Air France & Austrian Airlines banned from Russian airspace in reprisal for EU action against Belarus

Russia has denied entry to Air France and Austrian Airlines because they planned to avoid flying over Belarus to get to Moscow.

Both have had to cancel services after their flight plans were rejected by Russia, the BBC reports.

EU leaders asked European carriers to avoid Belarusian airspace this week after a Ryanair plane was forced to divert and land in Minsk on Sunday, and Belarusian dissident journalist Roman Protasevich and his girlfriend arrested.

The UN's civil aviation agency has said it will launch a "fact-finding" investigation into Belarus's actions, and whether there had been any breach of international aviation law.

Russia is a strong ally of Belarus and President Vladimir Putin is set to discuss the unfolding crisis with Belarus's leader of 26 years, Alexander Lukashenko, in the Russian resort of Sochi on Friday.

The European Union and UK have banned Belarusian airlines from flying over their territories, and have said more sanctions are to come, including against Mr Lukashenko and other senior officials. EU foreign policy chief Josep Borrell says there are plans "on the table" to target key economic sectors.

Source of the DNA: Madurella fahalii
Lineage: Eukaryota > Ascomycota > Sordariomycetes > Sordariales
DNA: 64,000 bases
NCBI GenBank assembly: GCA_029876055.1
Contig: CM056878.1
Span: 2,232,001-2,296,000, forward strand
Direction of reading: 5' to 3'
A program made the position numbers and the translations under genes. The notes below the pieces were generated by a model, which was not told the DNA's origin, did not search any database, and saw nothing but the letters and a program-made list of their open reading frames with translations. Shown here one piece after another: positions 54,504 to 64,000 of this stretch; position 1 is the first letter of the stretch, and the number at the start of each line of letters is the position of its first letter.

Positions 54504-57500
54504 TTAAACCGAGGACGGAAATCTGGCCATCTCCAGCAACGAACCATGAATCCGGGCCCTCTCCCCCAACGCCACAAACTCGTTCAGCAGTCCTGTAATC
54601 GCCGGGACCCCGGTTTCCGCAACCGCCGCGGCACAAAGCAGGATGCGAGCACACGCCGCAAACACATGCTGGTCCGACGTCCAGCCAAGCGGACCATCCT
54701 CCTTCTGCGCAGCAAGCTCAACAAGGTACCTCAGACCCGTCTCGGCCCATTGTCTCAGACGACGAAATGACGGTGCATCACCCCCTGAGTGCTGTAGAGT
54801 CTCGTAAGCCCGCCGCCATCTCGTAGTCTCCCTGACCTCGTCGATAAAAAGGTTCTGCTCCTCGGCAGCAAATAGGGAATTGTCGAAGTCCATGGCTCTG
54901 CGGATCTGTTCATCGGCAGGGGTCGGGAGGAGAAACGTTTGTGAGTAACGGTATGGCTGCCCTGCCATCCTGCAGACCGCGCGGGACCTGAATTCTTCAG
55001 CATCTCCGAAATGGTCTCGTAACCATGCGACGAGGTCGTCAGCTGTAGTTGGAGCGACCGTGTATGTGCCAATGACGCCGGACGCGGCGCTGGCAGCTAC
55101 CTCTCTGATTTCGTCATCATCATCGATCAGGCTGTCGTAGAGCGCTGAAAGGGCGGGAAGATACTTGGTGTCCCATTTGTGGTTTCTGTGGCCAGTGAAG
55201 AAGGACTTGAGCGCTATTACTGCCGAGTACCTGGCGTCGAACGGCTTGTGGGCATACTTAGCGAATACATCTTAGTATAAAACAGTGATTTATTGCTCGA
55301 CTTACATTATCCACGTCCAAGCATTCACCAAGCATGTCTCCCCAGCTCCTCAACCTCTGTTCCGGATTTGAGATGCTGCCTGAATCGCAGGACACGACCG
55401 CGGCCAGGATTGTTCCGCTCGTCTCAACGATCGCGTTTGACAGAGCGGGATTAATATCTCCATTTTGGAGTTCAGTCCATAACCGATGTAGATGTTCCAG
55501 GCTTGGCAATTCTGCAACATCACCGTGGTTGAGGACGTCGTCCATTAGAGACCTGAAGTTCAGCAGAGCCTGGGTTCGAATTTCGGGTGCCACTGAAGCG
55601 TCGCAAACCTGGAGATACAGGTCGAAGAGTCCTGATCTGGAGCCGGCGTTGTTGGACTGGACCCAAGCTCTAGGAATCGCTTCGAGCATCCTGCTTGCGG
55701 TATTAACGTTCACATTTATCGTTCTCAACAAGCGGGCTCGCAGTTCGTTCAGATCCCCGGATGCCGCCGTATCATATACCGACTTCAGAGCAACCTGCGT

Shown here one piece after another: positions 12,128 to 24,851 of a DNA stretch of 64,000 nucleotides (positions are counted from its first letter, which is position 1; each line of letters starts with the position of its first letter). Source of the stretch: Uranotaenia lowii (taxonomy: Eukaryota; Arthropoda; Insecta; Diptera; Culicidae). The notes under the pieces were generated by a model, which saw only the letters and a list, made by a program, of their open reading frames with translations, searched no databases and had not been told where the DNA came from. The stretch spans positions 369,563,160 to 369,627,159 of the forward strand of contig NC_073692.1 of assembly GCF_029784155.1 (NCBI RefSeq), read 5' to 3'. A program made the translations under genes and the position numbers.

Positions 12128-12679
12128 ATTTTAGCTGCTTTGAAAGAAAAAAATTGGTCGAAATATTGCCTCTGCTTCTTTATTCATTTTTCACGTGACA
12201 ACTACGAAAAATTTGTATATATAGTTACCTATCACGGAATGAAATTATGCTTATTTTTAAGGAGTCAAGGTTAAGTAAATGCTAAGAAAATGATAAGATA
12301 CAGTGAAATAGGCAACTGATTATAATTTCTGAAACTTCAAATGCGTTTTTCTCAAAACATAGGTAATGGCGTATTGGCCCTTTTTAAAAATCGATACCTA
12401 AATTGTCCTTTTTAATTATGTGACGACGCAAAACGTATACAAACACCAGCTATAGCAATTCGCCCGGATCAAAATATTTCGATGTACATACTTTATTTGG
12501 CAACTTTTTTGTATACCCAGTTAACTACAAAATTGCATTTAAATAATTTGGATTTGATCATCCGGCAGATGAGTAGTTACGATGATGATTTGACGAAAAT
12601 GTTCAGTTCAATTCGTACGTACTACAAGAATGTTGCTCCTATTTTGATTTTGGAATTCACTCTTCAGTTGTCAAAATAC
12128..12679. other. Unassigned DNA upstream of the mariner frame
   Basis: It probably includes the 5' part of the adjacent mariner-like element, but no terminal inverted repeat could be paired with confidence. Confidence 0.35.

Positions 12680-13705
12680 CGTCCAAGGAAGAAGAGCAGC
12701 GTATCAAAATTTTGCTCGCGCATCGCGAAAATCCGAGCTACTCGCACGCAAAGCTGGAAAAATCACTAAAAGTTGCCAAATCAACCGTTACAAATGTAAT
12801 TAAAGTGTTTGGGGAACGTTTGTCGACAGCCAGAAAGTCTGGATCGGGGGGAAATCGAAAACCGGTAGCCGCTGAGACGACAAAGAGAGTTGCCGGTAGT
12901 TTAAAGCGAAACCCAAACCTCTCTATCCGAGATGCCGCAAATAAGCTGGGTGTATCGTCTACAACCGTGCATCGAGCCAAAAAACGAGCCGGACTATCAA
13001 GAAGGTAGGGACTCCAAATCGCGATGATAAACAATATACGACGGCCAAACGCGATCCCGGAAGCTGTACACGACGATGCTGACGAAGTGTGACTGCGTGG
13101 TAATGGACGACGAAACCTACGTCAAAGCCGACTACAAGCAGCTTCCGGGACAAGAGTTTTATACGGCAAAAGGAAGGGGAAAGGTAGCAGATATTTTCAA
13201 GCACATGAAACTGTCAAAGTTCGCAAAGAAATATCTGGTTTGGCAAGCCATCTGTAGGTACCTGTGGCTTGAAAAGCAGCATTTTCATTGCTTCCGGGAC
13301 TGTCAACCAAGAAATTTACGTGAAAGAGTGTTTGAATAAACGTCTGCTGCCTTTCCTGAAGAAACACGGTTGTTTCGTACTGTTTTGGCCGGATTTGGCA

The European airspace ban has forced Belarusian carrier Belavia to cancel 12 of its routes until 30th October, according to Reuters. The routes affected are Amsterdam, Barcelona, Berlin, Brussels, Frankfurt, Hanover, Kaliningrad, Milan, Munich, Rome, Vienna and Warsaw.

Belarus will lose out on millions of dollars a year in over-flight fees as a result of European airlines avoiding Belarusian airspace.

Russia's move in support of Mr Lukashenko has led to the cancellation of at least four Air France flights between Paris and Moscow. Some passengers were rebooked on Russian carrier Aeroflot.

Two Austrian Airlines flights have been grounded - one passenger plane travelling from Vienna to Moscow, and a cargo plane travelling from Nanjing in China to Vienna.

Austria's foreign ministry said Russia's actions were "absolutely incomprehensible". The French ministry of transport told AFP news agency that "the principle of reciprocity... must be respected".

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